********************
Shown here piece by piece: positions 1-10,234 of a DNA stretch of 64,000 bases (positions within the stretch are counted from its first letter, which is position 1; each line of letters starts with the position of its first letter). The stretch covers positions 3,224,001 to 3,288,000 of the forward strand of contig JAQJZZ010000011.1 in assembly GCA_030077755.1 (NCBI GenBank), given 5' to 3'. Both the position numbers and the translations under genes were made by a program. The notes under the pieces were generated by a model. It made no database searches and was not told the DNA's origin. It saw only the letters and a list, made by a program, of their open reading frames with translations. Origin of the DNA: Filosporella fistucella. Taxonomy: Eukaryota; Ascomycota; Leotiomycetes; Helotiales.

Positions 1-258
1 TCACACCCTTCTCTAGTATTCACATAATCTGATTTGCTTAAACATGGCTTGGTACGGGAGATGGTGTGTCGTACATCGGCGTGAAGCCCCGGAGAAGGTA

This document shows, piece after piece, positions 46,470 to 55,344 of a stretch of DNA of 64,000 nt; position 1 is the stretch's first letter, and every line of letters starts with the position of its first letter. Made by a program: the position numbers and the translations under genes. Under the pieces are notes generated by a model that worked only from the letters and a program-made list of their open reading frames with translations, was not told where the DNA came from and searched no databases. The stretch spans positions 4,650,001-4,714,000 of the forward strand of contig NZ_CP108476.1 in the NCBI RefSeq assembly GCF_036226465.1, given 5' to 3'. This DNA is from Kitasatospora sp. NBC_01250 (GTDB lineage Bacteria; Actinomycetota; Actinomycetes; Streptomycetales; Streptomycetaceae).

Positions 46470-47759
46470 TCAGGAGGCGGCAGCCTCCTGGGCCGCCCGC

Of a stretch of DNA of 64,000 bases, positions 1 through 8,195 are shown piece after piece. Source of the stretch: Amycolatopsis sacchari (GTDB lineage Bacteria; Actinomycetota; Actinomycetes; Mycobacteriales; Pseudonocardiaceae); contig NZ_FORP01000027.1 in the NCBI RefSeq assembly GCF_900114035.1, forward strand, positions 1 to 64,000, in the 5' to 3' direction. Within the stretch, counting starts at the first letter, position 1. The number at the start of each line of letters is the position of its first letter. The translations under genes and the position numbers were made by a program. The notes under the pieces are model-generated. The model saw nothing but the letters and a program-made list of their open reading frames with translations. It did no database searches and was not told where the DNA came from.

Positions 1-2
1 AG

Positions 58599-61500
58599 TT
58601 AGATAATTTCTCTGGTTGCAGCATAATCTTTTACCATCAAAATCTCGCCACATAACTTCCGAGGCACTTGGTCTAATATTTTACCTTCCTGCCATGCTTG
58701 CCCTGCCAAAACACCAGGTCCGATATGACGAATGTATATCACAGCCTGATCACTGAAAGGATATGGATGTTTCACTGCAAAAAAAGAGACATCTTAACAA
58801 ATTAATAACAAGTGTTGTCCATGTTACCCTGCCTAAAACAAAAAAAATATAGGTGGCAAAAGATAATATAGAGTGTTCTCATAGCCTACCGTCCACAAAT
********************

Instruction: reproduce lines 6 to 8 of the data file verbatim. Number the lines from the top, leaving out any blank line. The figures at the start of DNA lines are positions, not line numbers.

46470 TCAGGAGGCGGCAGCCTCCTGGGCCGCCCGC

Of a stretch of DNA of 64,000 bases, positions 1 through 8,195 are shown piece after piece. Source of the stretch: Amycolatopsis sacchari (GTDB lineage Bacteria; Actinomycetota; Actinomycetes; Mycobacteriales; Pseudonocardiaceae); contig NZ_FORP01000027.1 in the NCBI RefSeq assembly GCF_900114035.1, forward strand, positions 1 to 64,000, in the 5' to 3' direction. Within the stretch, counting starts at the first letter, position 1. The number at the start of each line of letters is the position of its first letter. The translations under genes and the position numbers were made by a program. The notes under the pieces are model-generated. The model saw nothing but the letters and a program-made list of their open reading frames with translations. It did no database searches and was not told where the DNA came from.

Positions 1-2